Key Web Hosting Factors to Consider 

If you’re looking for a great web hosting provider, here are the factors you should be ticking off your list. It doesn’t matter what kind of business you run—these are non-negotiable. 

Uptime 

The gold standard in the industry is 99.9% uptime or above. Don’t be fooled when a web host says they have 99% uptime. They’re below average! 

Security 

Your web host should be protecting your website against security threats. They should be able to detect, eliminate, and fortify the website against the same kind of threat in the future. Various security measures may be implemented, such as malware scanning, SSL certificates, firewalls, and regular backups. 

Customer Care 

Your host should be available if you need help. Check what kind of customer service options they have. Most will have email and phone support during the day, but switch to a chat function at night so there’s always someone available. 

Scalability 

All businesses should be aiming to grow. You need to know that your web host can grow with you… Or you may have to waste time and money migrating your website later to a different web host that can handle a growing business. 

Value for Money 

You want to be getting the best value for the money you’re paying to the website hosting company. Obviously, the one you choose will need to fit into your own budget (or the business’s budget), but you also need to be getting exactly what you need for that price. 

Check Reviews and Reputation 

You can read everything the web host sends you and scout around their website for hours. But the real place to find out everything you need to know about a web hosting company is to look at the reviews. Real people, real experiences, giving you real knowledge about the provider and their services.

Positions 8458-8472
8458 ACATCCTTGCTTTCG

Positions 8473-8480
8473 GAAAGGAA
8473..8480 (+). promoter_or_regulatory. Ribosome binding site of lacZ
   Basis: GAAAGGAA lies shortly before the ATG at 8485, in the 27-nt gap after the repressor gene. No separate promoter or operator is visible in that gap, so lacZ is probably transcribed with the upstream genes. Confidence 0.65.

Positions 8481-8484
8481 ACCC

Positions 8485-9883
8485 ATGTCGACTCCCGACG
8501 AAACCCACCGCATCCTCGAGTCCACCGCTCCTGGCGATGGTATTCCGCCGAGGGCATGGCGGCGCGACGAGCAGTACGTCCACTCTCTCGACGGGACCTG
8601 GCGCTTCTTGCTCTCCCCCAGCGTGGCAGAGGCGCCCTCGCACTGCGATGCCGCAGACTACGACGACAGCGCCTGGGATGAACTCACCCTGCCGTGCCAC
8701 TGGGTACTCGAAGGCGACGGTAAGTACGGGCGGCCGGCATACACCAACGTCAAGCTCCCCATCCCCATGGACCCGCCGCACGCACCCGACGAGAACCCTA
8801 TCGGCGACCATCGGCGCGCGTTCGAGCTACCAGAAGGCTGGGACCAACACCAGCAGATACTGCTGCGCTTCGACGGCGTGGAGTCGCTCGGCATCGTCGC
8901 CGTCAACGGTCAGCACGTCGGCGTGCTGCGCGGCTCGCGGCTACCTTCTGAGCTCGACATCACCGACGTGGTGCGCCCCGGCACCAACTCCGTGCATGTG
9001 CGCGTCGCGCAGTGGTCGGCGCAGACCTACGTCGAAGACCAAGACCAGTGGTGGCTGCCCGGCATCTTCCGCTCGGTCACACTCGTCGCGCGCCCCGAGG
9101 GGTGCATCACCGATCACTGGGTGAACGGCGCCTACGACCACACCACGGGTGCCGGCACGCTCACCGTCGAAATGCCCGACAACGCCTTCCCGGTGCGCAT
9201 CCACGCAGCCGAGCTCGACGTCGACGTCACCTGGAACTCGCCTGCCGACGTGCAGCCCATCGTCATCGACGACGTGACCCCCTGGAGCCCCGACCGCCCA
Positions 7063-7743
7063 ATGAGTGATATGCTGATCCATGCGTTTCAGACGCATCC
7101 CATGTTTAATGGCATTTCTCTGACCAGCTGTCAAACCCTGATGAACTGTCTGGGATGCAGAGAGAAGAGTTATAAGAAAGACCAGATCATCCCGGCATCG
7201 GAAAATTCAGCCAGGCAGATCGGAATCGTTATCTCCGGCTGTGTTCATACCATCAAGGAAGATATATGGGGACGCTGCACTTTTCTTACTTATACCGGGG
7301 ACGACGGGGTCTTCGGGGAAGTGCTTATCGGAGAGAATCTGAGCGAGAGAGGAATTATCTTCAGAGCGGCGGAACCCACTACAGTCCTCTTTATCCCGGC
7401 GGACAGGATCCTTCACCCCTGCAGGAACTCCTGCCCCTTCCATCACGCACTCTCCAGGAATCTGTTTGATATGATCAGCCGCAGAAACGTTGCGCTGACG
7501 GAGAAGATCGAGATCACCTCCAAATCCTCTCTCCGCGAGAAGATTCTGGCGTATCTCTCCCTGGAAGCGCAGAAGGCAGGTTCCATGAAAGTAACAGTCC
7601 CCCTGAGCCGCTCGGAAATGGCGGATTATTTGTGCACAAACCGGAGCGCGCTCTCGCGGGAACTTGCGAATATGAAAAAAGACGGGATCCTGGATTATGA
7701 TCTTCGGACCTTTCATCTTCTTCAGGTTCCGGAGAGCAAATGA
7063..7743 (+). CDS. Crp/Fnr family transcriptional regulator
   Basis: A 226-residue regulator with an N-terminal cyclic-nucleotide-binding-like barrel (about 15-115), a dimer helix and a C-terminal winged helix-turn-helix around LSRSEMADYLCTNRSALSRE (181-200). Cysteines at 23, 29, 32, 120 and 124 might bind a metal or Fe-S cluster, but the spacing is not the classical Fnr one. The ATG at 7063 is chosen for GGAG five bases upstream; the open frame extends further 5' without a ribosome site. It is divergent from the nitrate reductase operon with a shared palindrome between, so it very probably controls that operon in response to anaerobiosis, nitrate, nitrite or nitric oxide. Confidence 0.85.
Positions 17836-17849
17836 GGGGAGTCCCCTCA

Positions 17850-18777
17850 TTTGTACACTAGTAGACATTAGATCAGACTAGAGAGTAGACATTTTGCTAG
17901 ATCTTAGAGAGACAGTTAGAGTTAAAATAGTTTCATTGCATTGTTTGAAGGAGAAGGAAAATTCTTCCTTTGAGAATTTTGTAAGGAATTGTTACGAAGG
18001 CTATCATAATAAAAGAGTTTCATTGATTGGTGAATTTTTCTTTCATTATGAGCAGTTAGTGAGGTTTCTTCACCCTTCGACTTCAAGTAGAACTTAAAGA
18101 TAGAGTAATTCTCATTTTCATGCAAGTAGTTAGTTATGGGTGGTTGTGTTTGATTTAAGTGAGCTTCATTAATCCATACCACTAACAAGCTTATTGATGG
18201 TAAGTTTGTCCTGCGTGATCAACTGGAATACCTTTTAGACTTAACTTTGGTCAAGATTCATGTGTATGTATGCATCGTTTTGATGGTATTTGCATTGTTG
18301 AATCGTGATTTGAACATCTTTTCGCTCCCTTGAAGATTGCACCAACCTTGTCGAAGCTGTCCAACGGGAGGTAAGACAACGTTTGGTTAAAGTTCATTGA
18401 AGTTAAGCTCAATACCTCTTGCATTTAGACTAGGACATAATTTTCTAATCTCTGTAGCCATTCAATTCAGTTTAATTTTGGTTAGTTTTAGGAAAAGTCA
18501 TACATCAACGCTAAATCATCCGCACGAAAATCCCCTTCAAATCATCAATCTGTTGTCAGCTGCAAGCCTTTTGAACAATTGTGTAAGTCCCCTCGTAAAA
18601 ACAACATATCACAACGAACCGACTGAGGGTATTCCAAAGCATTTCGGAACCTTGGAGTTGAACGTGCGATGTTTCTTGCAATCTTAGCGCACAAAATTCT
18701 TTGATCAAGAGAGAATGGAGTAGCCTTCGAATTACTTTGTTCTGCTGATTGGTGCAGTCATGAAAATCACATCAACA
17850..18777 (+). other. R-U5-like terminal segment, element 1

You can find reviews on forums, industry-related websites, and social media. Spend some time on this—it could be the most valuable part of your research process. Also, don’t just read a few. You’ll need to spend time scouring and finding overlapping comments and complaints so you know what the common issues are. 

Look for feedback that’s specifically related to what your business needs. If you’re expecting high volumes of traffic but you find a number of reviews mentioning that their site’s can’t handle high traffic volumes, then it’s probably not worth going ahead. 

Conclusion 

Learning how to choose a web host for your business doesn’t have to be an intimidating process. As long as you know your business and you’re well aware of your needs, you can find a good web host that’s got what you need. 

Don’t neglect this step and just choose a host because they’re cheap. Trust us—putting time, effort, and thought into your web host will serve you well in the long run. You’ll thank yourself later! 

About the Author

Paul Wheeler runs a web design agency that helps small businesses optimize their websites for business success. He aims to educate business owners on all things website-related, at his own website, Reviews for Website Hosting.